ISO 14001 provides guidance on the requirements of an EMS, which are based on the “Design – Implementation – Control – Improvement” framework. (Ζουμπούλης, 2015).
The design data of the EMS take into account existing legal regulations, requirements and data from stakeholders, technological and organizational elements and data (eg best practices, standards, production technology, infrastructure, etc.), as well as environmental requirements. The basic stages of design are:
- Recording of the current situation.
- Identification of legal and other requirements.
- Collection of data from stakeholders.
- Evaluation of technologies and infrastructure.
- Assessment of the environmental aspects of the organization.
- Identification, evaluation and prioritization of Environmental Impacts.
- Decision on specific actions to manage the environmental impact in accordance with the previous prioritization.
More specifically, the recording of the present situation includes:
- Carrying out environmental inspection of the facilities:
- Environmental Licenses
- The problems
- The main operational characteristics of the company that are expected to affect the environment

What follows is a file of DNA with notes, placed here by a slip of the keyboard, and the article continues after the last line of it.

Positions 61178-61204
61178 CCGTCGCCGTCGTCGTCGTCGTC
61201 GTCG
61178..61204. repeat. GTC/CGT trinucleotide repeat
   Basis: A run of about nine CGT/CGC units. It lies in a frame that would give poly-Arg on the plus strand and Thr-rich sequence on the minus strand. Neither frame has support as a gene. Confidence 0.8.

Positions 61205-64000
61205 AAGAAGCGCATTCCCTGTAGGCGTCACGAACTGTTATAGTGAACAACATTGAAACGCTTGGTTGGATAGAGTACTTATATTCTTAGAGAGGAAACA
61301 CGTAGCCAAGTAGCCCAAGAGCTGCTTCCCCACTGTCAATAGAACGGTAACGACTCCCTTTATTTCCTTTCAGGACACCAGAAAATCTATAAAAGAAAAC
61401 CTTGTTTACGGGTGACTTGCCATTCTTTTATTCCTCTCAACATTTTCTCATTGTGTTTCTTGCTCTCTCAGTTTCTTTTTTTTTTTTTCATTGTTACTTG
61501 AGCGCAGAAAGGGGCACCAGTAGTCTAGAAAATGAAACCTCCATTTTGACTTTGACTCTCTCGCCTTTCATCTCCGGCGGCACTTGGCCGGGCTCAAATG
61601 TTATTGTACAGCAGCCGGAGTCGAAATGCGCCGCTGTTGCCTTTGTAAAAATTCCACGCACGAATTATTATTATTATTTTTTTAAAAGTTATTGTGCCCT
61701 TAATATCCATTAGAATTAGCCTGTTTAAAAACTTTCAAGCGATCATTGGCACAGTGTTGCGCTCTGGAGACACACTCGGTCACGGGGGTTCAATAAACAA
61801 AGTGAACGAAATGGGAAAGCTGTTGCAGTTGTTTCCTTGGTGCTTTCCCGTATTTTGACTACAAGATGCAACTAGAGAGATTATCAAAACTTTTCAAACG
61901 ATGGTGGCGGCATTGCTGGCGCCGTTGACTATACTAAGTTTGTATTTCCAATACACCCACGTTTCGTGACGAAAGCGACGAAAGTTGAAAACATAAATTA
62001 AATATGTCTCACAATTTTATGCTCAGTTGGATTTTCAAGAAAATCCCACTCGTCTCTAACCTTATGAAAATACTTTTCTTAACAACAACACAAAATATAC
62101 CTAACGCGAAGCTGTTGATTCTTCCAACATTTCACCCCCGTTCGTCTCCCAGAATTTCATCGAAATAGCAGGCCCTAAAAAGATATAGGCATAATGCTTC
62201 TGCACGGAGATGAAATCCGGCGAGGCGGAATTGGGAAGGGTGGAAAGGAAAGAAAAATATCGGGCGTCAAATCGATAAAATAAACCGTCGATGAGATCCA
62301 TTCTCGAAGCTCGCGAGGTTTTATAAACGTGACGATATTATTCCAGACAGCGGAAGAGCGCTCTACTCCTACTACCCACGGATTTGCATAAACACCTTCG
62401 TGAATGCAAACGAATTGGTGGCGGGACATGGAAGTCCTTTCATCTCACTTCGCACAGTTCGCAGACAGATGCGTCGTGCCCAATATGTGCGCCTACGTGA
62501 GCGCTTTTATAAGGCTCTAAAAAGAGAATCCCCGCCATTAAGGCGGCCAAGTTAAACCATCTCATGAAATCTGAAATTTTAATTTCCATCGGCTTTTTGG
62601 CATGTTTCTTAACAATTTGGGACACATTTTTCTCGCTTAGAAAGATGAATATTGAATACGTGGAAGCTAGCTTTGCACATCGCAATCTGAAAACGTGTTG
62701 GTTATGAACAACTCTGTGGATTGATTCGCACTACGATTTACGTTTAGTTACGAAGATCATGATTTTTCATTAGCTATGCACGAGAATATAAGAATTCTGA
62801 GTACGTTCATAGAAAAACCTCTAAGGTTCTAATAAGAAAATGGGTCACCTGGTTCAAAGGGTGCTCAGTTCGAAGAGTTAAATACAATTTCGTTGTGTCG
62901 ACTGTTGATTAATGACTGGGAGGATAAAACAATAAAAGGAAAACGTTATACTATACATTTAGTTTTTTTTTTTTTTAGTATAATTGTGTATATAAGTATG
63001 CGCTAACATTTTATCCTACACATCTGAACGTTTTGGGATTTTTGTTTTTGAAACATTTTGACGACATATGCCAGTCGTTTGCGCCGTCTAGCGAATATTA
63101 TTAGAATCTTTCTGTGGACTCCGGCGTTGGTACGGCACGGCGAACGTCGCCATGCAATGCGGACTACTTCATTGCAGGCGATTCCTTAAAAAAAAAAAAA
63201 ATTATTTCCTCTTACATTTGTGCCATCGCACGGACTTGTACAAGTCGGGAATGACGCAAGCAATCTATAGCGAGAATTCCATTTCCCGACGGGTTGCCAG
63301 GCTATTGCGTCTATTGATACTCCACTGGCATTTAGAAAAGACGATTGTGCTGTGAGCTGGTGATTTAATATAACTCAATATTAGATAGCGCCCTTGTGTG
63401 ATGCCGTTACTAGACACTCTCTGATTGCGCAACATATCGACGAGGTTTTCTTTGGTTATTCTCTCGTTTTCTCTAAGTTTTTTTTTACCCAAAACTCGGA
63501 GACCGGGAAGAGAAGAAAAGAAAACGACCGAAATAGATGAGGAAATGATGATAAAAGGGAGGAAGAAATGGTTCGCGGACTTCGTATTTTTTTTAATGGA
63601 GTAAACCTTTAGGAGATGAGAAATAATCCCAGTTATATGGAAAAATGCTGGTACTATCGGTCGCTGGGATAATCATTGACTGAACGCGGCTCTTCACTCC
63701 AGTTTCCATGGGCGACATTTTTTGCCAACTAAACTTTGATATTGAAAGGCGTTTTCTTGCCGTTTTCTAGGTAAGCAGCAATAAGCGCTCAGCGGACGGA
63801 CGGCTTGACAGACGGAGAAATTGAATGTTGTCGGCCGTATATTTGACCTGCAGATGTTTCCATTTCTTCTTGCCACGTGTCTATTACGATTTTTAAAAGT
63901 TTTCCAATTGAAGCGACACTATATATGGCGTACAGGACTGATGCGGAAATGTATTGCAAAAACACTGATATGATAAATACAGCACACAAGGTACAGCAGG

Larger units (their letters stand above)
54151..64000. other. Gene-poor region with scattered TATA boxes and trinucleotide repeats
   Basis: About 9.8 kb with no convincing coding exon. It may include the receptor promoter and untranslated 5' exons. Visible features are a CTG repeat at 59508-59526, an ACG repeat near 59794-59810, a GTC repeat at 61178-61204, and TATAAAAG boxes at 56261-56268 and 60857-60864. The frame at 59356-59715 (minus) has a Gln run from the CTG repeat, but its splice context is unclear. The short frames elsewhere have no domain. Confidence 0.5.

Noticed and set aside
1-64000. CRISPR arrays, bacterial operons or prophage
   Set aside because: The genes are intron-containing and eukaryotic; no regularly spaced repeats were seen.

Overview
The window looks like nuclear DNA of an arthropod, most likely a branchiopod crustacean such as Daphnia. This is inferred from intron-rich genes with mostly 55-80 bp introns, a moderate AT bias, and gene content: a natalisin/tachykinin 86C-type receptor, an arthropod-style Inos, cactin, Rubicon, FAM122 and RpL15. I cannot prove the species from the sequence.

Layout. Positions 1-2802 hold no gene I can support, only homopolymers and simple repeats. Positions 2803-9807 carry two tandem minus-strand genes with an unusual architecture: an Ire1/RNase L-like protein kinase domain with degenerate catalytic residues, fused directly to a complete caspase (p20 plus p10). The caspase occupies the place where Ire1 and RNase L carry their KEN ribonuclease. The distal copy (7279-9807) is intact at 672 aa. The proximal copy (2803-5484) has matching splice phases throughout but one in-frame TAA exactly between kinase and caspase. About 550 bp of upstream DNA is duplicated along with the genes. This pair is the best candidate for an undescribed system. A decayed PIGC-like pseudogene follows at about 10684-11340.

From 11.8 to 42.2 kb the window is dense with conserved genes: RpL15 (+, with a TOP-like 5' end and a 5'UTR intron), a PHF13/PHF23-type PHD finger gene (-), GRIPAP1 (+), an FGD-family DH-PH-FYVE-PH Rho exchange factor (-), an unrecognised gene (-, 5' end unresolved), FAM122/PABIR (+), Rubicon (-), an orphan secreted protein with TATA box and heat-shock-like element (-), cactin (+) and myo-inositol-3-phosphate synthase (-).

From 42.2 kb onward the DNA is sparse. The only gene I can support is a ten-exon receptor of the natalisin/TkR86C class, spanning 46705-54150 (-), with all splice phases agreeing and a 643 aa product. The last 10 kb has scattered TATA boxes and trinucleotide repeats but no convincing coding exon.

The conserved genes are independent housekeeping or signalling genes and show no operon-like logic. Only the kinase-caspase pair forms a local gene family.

- The possibility of intervention in order to avoid or reduce adverse environmental effects
- Writing a detailed “Environmental Inspection Report”.
In terms of compliance with the legislation, initially an investigation of the current legislation, Greek and European, is carried out. Information on general environmental legislation is found as well as the specific legislation on the activities of the organization/company (if any), whether special permits are required, what are the other requirements, internal regulations (if any), codes, detailed instructions and specifications, etc., and then, the more specific requirements, concerning the operation of the specific company, are identified. The following is a comparison with the results of the environmental inspection and evaluation of the level of compliance The final stage includes identifying the possibilities and ways to improve compliance.
The identification of environmental aspects is done throughout the scope of the EMS and includes:
- The activities of the organization/company.
- Incoming and outgoing activities.
- The products.
- Business processes at all organizational levels (production, sales, procurement, etc.).
- Infrastructure (facilities, equipment, etc.).